Nayax Research Shows the USA is Finally Embracing Contactless Payment.

Remember the last time you visited the US? Did checking out at the holiday hotel feel like a trip back in time? The U.S. lags behind many countries in the world when it comes to making contactless payments. Inserting cards, entering pin codes and signing receipts are a thing of the past in countries that have embraced contactless payments and, at last, the world’s biggest economy is starting to catch up to the trend – and Nayax is at the epicentre of the change.

NayaxIndeed, Nayax has announced that, according to recent data, EMV contact and contactless payments account now for over 90% of all cashless transactions at Nayax devices in the United States, Additionally, less than 10% of transactions are magnetic stripe (swipe), when operators are given the choice. Nayax has also seen a growth in contactless transactions (NFC mobile payments and EMV tap cards) from less than 1% in 2017 to over 20% in 2021, as consumers embrace the tap and go process.

EMV contact (card insertion) transactions also spiked during that period, Nayax observed, jumping from 2.5% in 2017 to 70% in 2021. EMV transactions continue to be embraced by consumers; unattended operators need to ensure that their card readers accept EMV.

All in all, 61% of all transactions on Nayax devices during this period were cashless, showing an increased payment preference over cash. If consumers experience ongoing acceptance issues using their card at a specific reader, naturally they will be reluctant to return to this machine for any additional purchases. As such, operators who don’t accept EMV contact and EMV contactless transactions run the risk of potentially losing sales as legacy magnetic-stripe data (MSD) contactless can cause interoperability issues and is not as secure.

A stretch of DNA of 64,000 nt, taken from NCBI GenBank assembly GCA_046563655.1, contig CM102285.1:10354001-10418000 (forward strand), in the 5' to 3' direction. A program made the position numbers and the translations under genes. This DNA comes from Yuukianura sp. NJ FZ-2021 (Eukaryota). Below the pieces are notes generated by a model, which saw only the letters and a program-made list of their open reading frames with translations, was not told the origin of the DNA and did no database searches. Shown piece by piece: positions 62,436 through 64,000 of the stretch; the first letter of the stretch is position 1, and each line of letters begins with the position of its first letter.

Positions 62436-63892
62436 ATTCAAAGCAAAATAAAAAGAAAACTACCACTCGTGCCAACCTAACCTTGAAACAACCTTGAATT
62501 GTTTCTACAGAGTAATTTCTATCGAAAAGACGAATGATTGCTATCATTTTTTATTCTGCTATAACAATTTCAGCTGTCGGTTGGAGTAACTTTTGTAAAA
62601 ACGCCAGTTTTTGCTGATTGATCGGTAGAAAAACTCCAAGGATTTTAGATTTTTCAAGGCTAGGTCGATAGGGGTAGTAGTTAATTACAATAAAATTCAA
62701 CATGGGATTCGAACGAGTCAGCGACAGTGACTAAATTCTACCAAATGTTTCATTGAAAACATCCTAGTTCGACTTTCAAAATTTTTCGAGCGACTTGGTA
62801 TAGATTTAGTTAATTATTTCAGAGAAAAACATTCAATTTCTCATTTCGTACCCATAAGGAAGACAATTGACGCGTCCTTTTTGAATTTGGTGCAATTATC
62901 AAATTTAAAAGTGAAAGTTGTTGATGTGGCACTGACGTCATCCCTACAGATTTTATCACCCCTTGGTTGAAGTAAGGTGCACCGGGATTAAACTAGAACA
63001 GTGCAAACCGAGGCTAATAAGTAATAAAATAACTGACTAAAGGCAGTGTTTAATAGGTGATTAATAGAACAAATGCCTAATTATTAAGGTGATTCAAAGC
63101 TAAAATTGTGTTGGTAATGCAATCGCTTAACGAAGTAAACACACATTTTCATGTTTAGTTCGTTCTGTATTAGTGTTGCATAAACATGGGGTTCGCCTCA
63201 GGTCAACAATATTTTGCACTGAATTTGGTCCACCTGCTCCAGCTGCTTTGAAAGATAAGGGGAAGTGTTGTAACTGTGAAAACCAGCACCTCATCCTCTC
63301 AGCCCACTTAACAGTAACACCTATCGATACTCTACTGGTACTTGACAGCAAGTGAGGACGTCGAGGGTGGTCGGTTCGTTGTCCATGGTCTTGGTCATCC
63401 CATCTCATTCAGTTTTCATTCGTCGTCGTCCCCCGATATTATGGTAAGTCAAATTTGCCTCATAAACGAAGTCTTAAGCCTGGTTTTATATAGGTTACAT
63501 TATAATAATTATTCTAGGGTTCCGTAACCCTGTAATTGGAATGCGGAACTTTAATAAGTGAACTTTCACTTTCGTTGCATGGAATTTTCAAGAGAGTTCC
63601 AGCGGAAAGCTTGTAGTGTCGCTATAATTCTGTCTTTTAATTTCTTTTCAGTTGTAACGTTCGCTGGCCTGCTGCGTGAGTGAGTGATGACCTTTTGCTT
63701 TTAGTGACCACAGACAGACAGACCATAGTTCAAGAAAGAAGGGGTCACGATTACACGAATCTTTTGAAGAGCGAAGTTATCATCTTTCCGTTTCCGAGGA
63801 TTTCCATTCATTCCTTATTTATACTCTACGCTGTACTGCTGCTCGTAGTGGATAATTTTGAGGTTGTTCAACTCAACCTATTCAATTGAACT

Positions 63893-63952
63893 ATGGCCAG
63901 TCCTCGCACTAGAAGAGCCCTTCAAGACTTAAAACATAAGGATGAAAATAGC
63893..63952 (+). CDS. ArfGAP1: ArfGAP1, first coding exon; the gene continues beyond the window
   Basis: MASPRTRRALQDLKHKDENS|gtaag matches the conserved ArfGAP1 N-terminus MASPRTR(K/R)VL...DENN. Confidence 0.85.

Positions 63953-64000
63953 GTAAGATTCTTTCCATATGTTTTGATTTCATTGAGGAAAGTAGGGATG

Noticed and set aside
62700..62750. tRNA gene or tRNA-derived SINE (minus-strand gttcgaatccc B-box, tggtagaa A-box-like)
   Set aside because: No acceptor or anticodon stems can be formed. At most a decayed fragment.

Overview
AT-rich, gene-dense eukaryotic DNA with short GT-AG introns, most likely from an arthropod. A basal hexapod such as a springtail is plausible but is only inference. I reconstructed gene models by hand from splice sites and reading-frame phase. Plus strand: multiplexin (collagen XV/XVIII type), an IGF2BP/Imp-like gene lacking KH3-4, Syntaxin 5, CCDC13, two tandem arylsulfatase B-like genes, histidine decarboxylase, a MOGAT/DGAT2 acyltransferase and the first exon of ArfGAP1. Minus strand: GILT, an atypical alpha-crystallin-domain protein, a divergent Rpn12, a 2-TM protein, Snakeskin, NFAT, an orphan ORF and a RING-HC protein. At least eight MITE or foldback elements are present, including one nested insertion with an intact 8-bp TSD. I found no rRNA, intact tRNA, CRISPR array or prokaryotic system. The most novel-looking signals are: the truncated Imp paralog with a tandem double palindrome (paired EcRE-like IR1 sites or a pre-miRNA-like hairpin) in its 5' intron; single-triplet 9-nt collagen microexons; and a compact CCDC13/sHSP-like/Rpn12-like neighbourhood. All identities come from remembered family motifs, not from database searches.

Per Visa’s contactless requirement, as of April 13, 2019, “all terminals at U.S. merchant locations that accept contactless payments must actively support EMV contactless chip functionality and the legacy MSD contactless technology should be retired.” * 0perators still processing legacy MSD contactless devices should be migrating to EMV contact and contactless devices sooner, rather than later, to avoid any acceptance problems in the future. The move to EMV-certified devices will provide global interoperability, increased security through reduction of counterfeit fraud and prevent future transaction declines, reducing friction at the point of sale.

Nayax
Carly Furman

“Nayax’s global experience with EMV has allowed us to be the leading U.S. payment services provider in the unattended space with our future-proof solution,” said Carly Furman, CEO of Nayax LLC. “All Nayax devices in the U.S. are EMV-certified and enabled, ensuring that end-consumers’ transactions can be processed in the most secure manner. This means Nayax operators don’t need to worry about lost sales via cashless transactions, which is especially relevant now that we see that 1 in 5 purchasers chose to pay with a contactless payment method this year and 7 out of 10 chose to pay by inserting an EMV chip card.”

“EMV contact transactions are proving still to be the payment method of choice by unattended consumers,” continued Furman, “with our data showing a preference to using an EMV-enabled credit card. While swipe transactions are supported, and available for use on our VPOS and VPOS Touch devices, we see consumers overwhelmingly choosing to pay via EMV contact and EMV contactless on equipped unattended retail machines, which is aligned with consumers’ brick and mortar retail payment preferences.”

You can access Planet Vending’s archive of Nayax stories and information HERE

About the author

The Editor

Planet Vending’s Editor is Ian Reynolds-Young and it’s Ian’s unique writing talent that has made PV what it is today – the best read (red) vending blog in the world, and vending’s best read (reed). Ian ‘tripped and fell into vending’, in the capacity of PR executive, before launching a specialist agency, ‘reynoldscopy’, dedicated to the UK Vending business. The company continues to represent the interests of many of the sector’s leading brands.

‘It’s all about telling stories’, he says. ‘We want to make every visit to PV a rewarding experience. By celebrating the achievements of the UK’s operating companies, we’re on a mission to debunk the idea that vending is retailing’s poor relation.’

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